- A built-in ground sheet is a good idea, especially if you want to keep the wet ground away from your sleeping quarters.
There are many different tent formats, sizes, shapes and designs, picking the right one for your camping trip can be a weary task. The main thing to ensure is the tent meets the following criteria:
- Has space to accommodate the amount of people you are sleeping.
- Has a decent waterproofing level.
- Style is adequate for manner of camping.
- Design is adequate for climate
Different Formats Available:
See our full blog on different tent types, and their advantages and disadvantages.
Tent sizes are measured in berth / man / person, referring to the amount of people the tent can sleep. However, it can be slightly confusing as a four berth tent for example, is more likely to be ideal for 2-3 people. Always jump up one size to ensure that you have enough space within the tent. If you are a larger family, you might even want to jump up by one to two berths.
- Figure out how many people you want to house.
- Go a size or two up.
- Make sure the weight and pack size is ideal
- Check the comfort rating on each tent, as often it will suggest the tent is comfortable for a max amount of people.
There's a huge argument around which frame of tent is better, Air or Poled - both have their positives and negatives - though the pattern seems to be shifting towards Air tents as a more popular choice. Air tents certainly have their benefits, but there are also drawbacks, such as increased condensation.
- Easy to pitch
- Time Saving
- Can handle higher winds without damage.
- Perfect for touring campers.
- Large Sized Tents
- Easier to set up / take down alone.
- Increase in condensation inside the tent.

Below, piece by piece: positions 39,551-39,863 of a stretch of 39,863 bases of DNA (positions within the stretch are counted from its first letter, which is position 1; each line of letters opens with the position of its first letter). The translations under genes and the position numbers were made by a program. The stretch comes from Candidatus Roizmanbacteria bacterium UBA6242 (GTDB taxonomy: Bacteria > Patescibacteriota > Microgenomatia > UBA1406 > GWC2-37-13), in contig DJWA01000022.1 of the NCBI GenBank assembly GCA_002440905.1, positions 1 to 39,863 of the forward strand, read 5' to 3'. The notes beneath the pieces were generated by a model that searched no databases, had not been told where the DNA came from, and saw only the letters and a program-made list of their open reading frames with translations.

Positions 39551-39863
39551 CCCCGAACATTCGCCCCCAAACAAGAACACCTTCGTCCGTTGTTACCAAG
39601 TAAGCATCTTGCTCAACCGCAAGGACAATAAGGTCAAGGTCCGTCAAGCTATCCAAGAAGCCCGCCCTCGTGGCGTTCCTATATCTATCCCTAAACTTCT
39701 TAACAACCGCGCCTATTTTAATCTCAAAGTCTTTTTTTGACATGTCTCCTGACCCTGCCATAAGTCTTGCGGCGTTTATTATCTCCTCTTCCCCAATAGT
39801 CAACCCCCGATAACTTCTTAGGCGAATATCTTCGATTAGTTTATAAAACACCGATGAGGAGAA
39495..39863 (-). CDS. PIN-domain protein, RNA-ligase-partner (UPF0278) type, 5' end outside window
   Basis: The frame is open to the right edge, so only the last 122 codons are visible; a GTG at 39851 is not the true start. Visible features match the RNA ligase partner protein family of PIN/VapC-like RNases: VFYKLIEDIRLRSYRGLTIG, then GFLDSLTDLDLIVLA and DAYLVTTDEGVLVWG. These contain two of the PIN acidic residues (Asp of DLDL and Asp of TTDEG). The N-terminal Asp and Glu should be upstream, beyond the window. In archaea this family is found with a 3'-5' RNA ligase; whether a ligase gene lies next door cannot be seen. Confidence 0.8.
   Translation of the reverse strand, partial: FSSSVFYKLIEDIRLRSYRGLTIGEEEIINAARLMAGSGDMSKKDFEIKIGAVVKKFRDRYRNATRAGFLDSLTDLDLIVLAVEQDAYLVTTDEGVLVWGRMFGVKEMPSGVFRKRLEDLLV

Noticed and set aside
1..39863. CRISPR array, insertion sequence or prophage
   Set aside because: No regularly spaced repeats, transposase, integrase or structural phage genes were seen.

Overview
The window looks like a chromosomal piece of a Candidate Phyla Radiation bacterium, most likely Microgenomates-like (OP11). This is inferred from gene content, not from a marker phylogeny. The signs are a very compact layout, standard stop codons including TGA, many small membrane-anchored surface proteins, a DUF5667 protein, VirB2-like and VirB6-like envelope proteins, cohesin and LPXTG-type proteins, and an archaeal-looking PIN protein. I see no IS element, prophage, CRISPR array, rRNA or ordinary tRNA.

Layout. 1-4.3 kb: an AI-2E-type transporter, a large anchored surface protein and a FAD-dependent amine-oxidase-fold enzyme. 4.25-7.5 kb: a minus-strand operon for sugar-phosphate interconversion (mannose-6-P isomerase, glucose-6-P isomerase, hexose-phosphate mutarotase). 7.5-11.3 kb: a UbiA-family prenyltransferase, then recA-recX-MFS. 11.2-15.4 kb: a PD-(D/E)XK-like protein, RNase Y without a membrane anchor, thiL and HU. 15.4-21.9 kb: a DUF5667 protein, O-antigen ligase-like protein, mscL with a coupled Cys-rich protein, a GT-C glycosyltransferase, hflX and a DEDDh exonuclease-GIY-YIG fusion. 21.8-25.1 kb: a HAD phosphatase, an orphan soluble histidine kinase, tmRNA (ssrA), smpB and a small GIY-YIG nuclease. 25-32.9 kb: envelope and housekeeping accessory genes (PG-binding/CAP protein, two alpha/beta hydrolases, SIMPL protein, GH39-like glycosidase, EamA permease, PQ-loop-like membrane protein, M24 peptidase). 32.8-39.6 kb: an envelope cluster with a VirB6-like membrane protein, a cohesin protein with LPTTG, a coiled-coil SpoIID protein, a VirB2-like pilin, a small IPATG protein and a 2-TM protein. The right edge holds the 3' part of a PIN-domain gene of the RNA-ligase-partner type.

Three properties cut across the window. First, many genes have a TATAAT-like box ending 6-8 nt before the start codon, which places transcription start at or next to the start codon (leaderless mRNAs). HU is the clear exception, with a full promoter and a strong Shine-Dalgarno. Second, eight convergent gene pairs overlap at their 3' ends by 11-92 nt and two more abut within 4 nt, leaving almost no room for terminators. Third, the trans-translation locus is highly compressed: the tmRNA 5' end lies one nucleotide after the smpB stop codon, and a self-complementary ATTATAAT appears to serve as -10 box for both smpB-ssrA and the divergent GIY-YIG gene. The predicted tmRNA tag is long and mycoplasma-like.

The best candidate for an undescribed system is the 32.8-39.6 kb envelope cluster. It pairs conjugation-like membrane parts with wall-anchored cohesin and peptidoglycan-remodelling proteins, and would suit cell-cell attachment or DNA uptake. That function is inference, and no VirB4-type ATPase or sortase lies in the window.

- Harder to pack away without the correct methodology.
- Larger Pack Size
- Heavy weights
- Can split poles and canvas for lower weight, and easier portability.
- Less Condensation inside the tent.
- Harder to set up
- Can suffer pole breakages in wind
- Can suffer accidental damage pitching in wind.
- May need several people to set up.
Polyester - Polyester is favoured for most tents because it is a lightweight, durable tent fabric, which is easy to treat for waterproofing and affordable. There are different deniers within polyester (thicknesses), but most tents start at around 70-Denier. The thicker the fabric, the longer it will last, before fading or degrading in the sunlight. Polyester is not naturally waterpoof, so it is treated with a waterproofing agent at the point of manufacture - and will have taped seams.
Polyester Taslan - Taslan is a high-quality, woven polyester, designed to have a longer lasting durability than that of polyester. Usually Taslan fabrics are far superior to a regular polyester fabric, and will be more durable.
Polycotton - polycotton is a mix of polyester and cotton - usually 35% cotton / 65% polyester. The purpose of the polycotton is that is will be a lighter weight cotton tent, offering a breathable, durable tent fabric, designed to last longer. Furthermore, the polycotton fabric will be more ideal for a range of different climates, as it will be warmer in cold weather conditions, and stay cooler in the warm weather conditions. Most TC Air tents are made with polycotton, as it helps reduce condensation encountered by the internal beams - and offers a good weight balance also.
Cotton - 100% cotton tents are rare, due to their weight, and pack size. Furthermore, they are incredibly expensive. However, if it is a permanent pitching tent, then cotton is the right way to go, as it is far more durable, and maluable to the weather conditions.